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    In Memory of Lew Millett

    Battalion Colours
    Battalion Colours

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    Join date : 2009-11-26

    In Memory of Lew Millett Empty In Memory of Lew Millett

    Post by Battalion Colours Sat Nov 28, 2009 5:46 pm

    Even though Colonel Millett was not a Canadian, I thought he deserved mention on this forum. He is the only Medal of Honor Recipient to be court-martialed for desertion from the US Army in order to join the Canadian Army. Even though I knew Lew, I will let the following serve as his memorial.

    Courtesy of

    Medal of Honor recipient remembered as a man who loved his country
    By Andie Hannon, Staff Writer
    Published: Nov 17, 2009 12:00 am

    Local family members of Col. Lewis Millett remember the former Mechanic Falls man as someone who proudly served his country even long after his retirement from the military.

    "He was a very proud man and very proud of his country," said Alice Pepin, 75, Millett's younger sister who lives in Turner. "He felt very strongly about defending his country. He was very involved, especially with the young people involved in the army."

    Millett, 88, of Idyllwild, Calif., formerly of Maine, died Saturday morning at Jerry L. Pettis Memorial Veterans Administration Medical Center in Loma Linda, Calif., following a series of health problems in the last five years, according to an article that ran Saturday in The Press Enterprise, a Riverside, Calif.-based newspaper. He was born in Mechanic Falls on Dec. 15, 1920.

    Millett received the nation's highest military award — the Medal of Honor — in 1951 for leading a bayonet charge during the Korean War. According to a profile piece on, Millett earned the honor for his heroic actions during the Korean War. After learning that Chinese Communist soldiers were distributing propaganda that American soldiers feared the bayonet, he rigorously trained his troops in hand-to-hand combat using the weapon.

    A few weeks later, his men found themselves outnumbered by Chinese Communist soldiers near the Korean village of Soam-ni. With his troops already running low on manpower and facing a shortage of ammunition, Millett ordered his men to fix bayonets and then personally led the uphill charge against the Communists — reaching the enemy trench line and killing two enemy soldiers.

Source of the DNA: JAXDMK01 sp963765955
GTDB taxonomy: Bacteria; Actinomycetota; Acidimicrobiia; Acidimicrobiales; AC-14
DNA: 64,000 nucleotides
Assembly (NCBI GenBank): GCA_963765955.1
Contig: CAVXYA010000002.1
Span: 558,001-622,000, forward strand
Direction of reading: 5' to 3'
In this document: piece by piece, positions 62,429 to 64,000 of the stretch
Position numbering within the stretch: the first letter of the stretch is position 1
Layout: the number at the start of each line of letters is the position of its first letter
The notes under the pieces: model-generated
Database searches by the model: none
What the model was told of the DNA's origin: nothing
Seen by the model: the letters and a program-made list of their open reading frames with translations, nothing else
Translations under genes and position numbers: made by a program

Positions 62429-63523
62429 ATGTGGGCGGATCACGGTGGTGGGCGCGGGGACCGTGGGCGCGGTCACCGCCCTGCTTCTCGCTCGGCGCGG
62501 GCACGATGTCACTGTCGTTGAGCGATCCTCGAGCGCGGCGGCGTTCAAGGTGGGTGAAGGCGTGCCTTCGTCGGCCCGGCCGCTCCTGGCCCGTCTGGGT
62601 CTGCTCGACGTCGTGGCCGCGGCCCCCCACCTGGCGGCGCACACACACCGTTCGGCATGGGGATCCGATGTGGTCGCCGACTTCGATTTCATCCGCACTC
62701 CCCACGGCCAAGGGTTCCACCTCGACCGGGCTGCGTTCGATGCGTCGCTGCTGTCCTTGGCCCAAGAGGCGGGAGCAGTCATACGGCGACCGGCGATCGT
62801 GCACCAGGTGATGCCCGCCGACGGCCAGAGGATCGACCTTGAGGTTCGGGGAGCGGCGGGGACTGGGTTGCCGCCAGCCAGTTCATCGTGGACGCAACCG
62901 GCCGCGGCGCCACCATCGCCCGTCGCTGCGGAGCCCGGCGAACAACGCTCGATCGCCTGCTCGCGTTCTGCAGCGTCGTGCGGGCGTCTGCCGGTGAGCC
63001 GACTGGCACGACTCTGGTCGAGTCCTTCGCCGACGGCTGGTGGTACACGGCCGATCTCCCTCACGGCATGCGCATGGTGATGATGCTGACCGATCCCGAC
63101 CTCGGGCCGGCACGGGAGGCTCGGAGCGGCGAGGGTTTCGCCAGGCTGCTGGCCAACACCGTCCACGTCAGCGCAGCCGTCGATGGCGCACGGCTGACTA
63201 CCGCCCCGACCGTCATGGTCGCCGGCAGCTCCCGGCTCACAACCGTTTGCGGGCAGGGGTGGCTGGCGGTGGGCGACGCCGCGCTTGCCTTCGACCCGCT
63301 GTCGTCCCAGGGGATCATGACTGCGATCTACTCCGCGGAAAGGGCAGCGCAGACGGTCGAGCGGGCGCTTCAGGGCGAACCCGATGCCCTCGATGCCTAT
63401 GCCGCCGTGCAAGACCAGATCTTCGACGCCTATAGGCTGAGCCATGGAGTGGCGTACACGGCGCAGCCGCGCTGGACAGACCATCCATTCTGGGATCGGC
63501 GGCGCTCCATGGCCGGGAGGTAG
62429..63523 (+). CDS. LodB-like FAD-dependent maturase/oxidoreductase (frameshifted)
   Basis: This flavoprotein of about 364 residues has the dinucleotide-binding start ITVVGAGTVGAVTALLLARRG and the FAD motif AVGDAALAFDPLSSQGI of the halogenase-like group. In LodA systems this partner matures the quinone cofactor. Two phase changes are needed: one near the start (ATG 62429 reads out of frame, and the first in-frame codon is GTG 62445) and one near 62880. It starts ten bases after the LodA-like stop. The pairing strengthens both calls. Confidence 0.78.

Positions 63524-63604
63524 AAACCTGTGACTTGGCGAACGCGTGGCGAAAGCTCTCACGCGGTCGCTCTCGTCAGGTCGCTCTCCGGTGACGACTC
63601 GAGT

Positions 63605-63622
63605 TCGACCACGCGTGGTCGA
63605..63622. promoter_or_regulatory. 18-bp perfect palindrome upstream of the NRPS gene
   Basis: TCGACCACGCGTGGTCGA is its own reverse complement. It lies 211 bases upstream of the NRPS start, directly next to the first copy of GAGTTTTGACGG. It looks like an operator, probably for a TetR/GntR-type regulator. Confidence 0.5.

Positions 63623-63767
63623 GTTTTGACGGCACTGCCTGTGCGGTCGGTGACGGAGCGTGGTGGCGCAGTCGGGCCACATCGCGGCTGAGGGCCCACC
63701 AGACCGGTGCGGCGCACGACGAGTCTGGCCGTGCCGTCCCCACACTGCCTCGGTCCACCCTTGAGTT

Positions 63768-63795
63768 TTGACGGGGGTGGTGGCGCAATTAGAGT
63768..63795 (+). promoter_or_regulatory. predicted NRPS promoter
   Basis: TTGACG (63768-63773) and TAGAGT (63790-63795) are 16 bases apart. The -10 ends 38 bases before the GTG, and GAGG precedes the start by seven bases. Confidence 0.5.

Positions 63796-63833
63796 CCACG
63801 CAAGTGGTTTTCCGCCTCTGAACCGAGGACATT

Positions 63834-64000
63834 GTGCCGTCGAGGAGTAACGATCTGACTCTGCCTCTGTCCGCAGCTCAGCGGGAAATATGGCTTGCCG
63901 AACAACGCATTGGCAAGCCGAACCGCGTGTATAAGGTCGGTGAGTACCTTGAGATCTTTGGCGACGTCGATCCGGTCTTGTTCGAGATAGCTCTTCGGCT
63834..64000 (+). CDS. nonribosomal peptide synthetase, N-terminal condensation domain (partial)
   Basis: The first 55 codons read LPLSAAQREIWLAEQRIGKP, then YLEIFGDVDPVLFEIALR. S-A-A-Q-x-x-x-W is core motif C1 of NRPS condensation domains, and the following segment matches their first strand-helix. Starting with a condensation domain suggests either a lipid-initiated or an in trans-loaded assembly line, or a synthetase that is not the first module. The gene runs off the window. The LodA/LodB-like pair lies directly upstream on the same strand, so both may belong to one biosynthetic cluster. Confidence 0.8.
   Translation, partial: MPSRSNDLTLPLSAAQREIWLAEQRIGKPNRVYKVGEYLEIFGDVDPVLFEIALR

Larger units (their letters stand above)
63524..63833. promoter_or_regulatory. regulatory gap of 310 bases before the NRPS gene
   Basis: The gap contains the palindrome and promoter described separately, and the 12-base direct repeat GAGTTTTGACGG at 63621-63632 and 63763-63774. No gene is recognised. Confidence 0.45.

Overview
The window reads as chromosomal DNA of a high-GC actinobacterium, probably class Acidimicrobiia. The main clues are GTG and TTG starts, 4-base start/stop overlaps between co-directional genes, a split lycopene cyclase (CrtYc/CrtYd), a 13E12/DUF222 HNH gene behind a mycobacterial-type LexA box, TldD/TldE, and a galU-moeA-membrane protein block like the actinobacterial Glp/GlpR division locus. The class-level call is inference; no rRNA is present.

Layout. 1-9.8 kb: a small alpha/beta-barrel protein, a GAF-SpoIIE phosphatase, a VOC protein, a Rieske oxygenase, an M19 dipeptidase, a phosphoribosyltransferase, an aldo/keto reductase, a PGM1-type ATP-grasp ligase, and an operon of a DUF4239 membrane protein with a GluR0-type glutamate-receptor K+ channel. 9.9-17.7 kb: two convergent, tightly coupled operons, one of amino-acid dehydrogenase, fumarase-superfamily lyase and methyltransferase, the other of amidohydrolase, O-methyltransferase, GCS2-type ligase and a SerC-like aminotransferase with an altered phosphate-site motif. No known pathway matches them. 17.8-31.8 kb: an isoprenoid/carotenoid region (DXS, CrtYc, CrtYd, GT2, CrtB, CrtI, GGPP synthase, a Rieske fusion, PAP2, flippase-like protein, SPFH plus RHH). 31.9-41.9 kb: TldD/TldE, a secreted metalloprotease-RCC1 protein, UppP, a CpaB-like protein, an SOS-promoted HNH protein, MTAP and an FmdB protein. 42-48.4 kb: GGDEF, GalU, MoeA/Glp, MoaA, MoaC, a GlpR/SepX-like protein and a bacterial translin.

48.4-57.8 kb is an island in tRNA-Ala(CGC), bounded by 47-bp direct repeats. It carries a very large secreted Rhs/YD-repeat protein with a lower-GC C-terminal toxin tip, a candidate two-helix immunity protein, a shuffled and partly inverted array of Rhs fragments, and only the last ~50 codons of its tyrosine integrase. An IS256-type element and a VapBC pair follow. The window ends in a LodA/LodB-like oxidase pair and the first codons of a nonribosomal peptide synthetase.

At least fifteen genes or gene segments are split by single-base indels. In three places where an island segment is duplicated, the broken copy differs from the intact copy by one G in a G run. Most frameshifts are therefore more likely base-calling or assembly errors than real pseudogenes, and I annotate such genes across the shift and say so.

His was the last bayonet charge in U.S. military history, and stymied the Chinese soldier's relentless effort to capture his troops.

    "His men idolized him," Pepin said of the big brother who used to carry her around department stores on his shoulders. "He always told you exactly how he felt. He didn't mince words."

    Cindy Larrabbee, 65, of Mechanic Falls, said Millett traveled with Hollywood stars on several U.S.O. tours following his retirement from the military. She said the former military standout didn't perform on the tours, but rather spent time talking with and encouraging the next generation of young soldiers.

    Larrabbee is married to Millett's nephew, Douglas, and said she always admired "Uncle Lewis" for his patriotism and love of history. She said his California home was filled with artifacts, collectibles and pictures from around the globe.

    "You talk about a picture being worth a 1,000 words, well there must have been 15 million words in that house," Larrabee said.

    But Millett's rise to glory was almost cut short in the early 1940s after he was court-martialed and found guilty of desertion. According to the profile of the former foreign war hero, Millett was so impassioned to fight against Hitler's Nazi forces that he deserted the United States in 1940, fled to Canada and enlisted with the Canadian Army when it appeared that the nation was going to remain neutral.

    By the time American troops began arriving in England in 1942 shortly after the Japanese attack on Pearl Harbor, Millett transferred to the U.S. military. He earned the Silver Star for his service in North Africa before going on to fight in Salerno and Anzio. Around the same time he was received a battlefield promotion to lieutenant for his combat fearlessness, Millett learned he also owed Uncle Sam a $52 fine — his sentence for being found guilty of desertion.

    He was the only colonel in American history found guilty of desertion at the time of his retirement in 1973.

    Following his stint with the Army during World War II and prior to his fighting in Korea and earning the Medal of Honor, Millett returned to Maine, joined the state's National Guard and attended Bates College.

    He and his wife, Winona, who died in 1993, are survived by two sons and a daughter. A fourth son, Sgt. John Millett, died in the tragic December 1985 plane crash off Newfoundland that claimed the lives of 256 people — 248 of which were soldiers returning home from the Middle East on Christmas leave.

    "It's a great honor to have a gentlemen who could serve his country in such a way," said Gary Purrington, a Mechanic Falls resident who served six years in the U.S. military and had the occasion to meet Millett. "He was very dedicated to the people he met and shared a lot of Americanism with them."

    In Memory of Lew Millett Millet10
    Captain Millett in Korea.

    In Memory of Lew Millett Millet11
    Captain Millett at the White House receiving the MOH from President Truman.

    In Memory of Lew Millett 200px-13
    Colonel Millett served in WW II, Korea and Vietnam.
    Battalion Colours
    Battalion Colours

    Posts : 846
    Join date : 2009-11-26

    In Memory of Lew Millett Empty Re: In Memory of Lew Millett

    Post by Battalion Colours Sat Nov 28, 2009 5:50 pm

    In Memory of Lew Millett Cmh0110

    RANK AND ORGANIZATION: Captain, U.S. Army, Company E, 27th Infantry Regiment.